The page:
Save Our Security was divided into two parts: the SOS Coalition itself and the SOS Education Fund. The two parts shared a common staff and many of the same committees, but they carried out different duties. The Coalition was in charge of coordination of the lobbying and advocacy work of its member organizations, while the Education Fund was in charge of research, publications, and outreach.

The Coalition informed and coordinated the activities of its member organizations who contributed to SOS in proportion to their size. It worked for increased benefits, improved paperwork and management of the Social Security Administration, equitable benefits for "Notch babies," and protection of the Social Security trust funds from budget cuts.

The SOS Coalition and the Education Fund shared an executive director, assistant director, and a clerical assistant. This small staff, along with the chair, executive vice chair and the treasurer, handled the basic administrative and financial functions of both organizations. The Coalition and the Education Fund had separate executive and advisory committees, although committee membership often overlapped. The most active committees were: the Committee on Supplemental Security Income, the Women's Issue Committee, the Disability Committee, the Committee on Independent Agency and Administration, and the Medical Care Committee.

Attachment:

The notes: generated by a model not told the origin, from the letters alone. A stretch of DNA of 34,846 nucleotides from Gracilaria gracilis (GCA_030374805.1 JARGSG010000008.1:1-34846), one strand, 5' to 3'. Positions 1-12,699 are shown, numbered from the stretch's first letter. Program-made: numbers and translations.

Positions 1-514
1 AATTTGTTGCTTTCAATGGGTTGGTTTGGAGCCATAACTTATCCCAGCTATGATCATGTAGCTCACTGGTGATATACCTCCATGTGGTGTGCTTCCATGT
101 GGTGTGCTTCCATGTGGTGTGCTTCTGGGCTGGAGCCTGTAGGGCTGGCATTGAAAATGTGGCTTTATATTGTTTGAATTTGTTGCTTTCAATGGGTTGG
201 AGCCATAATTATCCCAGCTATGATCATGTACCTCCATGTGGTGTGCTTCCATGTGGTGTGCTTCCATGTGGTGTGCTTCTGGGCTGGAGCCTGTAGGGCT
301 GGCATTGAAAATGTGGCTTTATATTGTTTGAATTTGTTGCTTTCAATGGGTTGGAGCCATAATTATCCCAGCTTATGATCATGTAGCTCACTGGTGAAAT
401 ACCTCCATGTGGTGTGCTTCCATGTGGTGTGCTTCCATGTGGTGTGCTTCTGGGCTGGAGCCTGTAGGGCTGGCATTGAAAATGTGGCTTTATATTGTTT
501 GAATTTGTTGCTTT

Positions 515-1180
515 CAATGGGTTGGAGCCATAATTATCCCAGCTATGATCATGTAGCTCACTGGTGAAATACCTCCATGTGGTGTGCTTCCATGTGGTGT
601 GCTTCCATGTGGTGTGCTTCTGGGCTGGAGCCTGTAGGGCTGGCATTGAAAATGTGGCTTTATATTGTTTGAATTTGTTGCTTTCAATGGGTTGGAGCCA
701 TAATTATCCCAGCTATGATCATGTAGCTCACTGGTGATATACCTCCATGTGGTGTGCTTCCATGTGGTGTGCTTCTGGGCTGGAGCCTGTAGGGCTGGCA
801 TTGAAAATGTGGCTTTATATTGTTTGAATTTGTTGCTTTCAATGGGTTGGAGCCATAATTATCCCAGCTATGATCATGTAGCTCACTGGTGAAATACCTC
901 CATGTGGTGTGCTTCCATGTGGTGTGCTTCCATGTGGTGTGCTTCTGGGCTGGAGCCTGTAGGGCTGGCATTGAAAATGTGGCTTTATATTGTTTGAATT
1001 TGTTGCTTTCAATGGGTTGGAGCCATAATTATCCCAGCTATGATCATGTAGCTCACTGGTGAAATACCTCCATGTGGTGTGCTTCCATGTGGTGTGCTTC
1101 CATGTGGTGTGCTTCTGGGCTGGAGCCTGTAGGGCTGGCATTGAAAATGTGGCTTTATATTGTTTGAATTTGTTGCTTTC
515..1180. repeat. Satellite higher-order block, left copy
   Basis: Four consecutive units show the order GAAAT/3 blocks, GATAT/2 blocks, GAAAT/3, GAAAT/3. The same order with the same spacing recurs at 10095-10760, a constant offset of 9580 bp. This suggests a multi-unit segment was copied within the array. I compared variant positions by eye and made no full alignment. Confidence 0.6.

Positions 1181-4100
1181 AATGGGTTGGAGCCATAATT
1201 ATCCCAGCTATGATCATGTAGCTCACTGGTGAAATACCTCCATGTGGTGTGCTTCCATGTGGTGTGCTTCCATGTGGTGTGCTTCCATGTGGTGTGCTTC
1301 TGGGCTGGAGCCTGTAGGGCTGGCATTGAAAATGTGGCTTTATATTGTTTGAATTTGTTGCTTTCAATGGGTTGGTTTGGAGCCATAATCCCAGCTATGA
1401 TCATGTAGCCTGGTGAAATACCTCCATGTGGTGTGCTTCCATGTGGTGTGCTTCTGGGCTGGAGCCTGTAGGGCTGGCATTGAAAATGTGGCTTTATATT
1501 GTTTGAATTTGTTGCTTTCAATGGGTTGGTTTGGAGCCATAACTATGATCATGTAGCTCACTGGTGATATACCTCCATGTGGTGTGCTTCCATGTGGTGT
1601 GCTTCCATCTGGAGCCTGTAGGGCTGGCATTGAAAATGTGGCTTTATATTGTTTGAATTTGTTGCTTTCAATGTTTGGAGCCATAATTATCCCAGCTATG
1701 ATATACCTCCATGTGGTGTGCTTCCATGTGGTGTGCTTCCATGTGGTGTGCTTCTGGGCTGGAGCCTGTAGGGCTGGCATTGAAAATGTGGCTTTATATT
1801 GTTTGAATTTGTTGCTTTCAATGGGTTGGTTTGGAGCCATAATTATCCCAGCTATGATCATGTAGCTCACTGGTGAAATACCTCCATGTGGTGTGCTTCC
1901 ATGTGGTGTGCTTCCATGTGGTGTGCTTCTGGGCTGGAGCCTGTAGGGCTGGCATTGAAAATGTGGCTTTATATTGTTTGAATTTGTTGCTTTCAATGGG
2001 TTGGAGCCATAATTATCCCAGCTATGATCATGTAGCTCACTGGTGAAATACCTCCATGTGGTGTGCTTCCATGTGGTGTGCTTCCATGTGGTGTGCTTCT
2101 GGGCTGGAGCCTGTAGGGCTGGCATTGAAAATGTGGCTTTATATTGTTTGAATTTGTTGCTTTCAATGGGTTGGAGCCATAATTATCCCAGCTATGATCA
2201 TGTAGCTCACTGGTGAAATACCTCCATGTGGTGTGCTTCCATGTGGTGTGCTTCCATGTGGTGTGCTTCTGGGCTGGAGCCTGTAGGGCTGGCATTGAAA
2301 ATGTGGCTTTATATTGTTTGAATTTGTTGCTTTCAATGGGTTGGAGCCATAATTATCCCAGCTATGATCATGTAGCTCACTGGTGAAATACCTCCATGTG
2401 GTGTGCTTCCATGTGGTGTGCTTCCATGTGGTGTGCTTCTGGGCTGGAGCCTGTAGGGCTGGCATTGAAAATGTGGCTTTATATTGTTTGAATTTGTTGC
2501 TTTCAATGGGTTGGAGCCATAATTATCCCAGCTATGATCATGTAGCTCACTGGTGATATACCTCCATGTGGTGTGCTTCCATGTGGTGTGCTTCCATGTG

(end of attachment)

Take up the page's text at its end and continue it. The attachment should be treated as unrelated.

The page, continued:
During the 1980s the SOS Coalition focused on lobbying and advocacy before congressional committees concerning proposed cutbacks in Social Security and Medicare. It also proposed expansion of disability and Medicare benefits, and it fought to secure benefits for those persons born in the "notch" created by the Social Security Act of 1974.

In 1987 SOS drafted a bill of rights for beneficiaries and contributors to Social Security, Medicare, Medicaid and Supplemental Security Income. This bill of rights focused on streamlining and making understandable the complex bureaucracy of the Social Security Administration. By 1990 all of the provisions in this bill of rights were adopted by Congress. In the 1990s the SOS Coalition turned to protecting the Social Security